Biden administration mulls reversal of Trump Arctic drilling plan

The move comes even as the White House under Biden acquiesced to a court order requiring it to resume oil-and-gas leases in the Gulf of Mexico offshore. PHOTO: EPA-EFE

ANCHORAGE (REUTERS) - The Biden administration may reverse a Trump-era policy that opened vast swaths of federal land in Arctic Alaska to oil development, according to documents filed in US District Court in Anchorage.

The US Interior Department is examining whether it should rescind a Mr Trump-era management plan for the National Petroleum Reserve in Alaska (NPR-A), an Indiana-sized land unit holding both oil and important ecological values.

The move comes even as the White House acquiesced to a court order requiring it to resume oil-and-gas leases in the Gulf of Mexico offshore amid ongoing battles over its plans to reduce US dependence on fossil fuels.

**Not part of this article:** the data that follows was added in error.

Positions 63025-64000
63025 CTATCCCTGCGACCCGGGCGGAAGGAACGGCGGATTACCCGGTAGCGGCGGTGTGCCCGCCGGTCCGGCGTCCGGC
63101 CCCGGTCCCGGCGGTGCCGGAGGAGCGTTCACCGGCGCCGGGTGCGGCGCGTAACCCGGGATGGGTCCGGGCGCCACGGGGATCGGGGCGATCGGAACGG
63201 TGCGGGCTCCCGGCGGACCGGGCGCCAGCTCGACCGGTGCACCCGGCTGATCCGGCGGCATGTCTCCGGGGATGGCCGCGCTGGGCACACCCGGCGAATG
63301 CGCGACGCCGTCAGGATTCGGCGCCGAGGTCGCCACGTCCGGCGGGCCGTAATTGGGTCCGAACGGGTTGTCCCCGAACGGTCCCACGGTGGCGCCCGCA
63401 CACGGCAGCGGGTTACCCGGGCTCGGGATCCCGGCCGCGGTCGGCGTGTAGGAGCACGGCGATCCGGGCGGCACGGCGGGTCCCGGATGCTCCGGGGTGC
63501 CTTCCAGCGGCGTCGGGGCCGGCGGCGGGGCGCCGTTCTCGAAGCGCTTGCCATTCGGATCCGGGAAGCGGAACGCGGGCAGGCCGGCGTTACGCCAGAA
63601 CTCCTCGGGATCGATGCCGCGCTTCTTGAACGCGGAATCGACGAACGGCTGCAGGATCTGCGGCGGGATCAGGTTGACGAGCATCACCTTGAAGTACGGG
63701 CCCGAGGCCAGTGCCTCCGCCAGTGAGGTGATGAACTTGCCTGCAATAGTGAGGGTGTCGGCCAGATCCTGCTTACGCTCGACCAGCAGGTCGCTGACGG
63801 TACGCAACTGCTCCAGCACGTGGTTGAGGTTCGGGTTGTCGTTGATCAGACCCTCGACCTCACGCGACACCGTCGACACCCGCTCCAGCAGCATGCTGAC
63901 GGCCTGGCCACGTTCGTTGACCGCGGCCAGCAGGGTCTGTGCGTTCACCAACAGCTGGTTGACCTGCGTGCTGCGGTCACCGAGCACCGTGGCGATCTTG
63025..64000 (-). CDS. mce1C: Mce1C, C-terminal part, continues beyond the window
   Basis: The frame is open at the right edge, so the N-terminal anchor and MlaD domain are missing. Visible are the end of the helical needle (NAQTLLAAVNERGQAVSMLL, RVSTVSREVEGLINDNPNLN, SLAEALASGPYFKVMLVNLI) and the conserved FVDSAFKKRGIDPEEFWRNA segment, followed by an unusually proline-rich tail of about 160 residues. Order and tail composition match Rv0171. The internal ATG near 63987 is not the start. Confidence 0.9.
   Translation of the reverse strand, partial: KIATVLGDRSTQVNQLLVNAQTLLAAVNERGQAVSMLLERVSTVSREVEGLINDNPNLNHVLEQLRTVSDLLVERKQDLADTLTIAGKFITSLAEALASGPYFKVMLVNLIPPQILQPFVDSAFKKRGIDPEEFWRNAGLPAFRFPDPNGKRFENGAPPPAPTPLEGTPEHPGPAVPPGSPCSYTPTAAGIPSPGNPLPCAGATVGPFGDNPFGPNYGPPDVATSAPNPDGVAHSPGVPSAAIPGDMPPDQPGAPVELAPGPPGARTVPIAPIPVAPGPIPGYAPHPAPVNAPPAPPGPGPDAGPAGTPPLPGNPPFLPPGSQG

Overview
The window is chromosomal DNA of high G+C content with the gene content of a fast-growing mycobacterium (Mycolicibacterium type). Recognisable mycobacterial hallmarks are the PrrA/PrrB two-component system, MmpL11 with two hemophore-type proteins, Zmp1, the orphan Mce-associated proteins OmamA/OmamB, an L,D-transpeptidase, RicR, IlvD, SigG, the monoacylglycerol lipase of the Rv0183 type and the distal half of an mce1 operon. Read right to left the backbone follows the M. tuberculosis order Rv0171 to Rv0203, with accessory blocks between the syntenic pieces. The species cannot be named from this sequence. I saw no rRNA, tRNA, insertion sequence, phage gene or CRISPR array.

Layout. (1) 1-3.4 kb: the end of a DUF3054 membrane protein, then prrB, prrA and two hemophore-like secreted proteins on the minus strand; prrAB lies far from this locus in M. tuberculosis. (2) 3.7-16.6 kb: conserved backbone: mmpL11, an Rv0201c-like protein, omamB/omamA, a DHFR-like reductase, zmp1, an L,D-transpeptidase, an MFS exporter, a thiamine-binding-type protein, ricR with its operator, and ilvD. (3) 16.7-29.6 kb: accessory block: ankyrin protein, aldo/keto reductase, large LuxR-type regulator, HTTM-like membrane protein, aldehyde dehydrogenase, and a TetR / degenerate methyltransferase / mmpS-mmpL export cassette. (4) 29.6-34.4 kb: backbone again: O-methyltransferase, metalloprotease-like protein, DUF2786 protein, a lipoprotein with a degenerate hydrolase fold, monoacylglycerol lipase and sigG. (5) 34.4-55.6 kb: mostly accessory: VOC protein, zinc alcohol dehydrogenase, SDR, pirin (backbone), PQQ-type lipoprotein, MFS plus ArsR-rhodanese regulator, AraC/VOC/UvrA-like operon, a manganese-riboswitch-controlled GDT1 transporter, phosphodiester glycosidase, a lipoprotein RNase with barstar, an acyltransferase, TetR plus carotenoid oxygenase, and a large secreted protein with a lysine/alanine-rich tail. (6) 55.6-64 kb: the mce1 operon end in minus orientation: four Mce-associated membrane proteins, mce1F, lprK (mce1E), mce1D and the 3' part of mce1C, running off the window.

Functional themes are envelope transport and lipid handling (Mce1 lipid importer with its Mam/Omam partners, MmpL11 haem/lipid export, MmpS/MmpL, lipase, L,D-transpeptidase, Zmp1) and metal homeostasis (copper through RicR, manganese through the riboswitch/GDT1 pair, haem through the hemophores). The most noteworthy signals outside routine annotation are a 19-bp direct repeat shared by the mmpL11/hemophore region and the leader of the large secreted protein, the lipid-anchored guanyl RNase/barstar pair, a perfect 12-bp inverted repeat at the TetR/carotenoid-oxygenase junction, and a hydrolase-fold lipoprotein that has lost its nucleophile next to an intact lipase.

The announcement came in a status report filed late on Tuesday (Sept 7) in lawsuits seeking to overturn the Trump plan, which vastly expanded drilling opportunities and reduced protections in the reserve.

The plan, made final in the last days of the Trump administration, opened more than 80 per cent of the reserve to oil development.

Areas opened to oil leasing include Teshekpuk Lake, a vast water body that is globally significant habitat for migratory birds, fish and caribou.

An attorney with one of the plaintiff organisations welcomed the Biden administration announcement.

"Any reasonable review will show that the Biden administration must revoke this disastrous plan and start phasing out existing fossil fuel extraction. Anything less than that simply won't cut it," Ms Kristen Monsell of the Centre for Biological Diversity said in a statement.

The NPR-A, located west of the main North Slope oil fields, is considered prospective for new development.

Previously leased areas in the north-east section of the reserve have yielded several new discoveries, including ConocoPhillips' Willow prospect, which the company says could produce up to 160,000 barrels a day.

That project is on hold pending a court-ordered rewrite of the environmental review that preceded development approvals.

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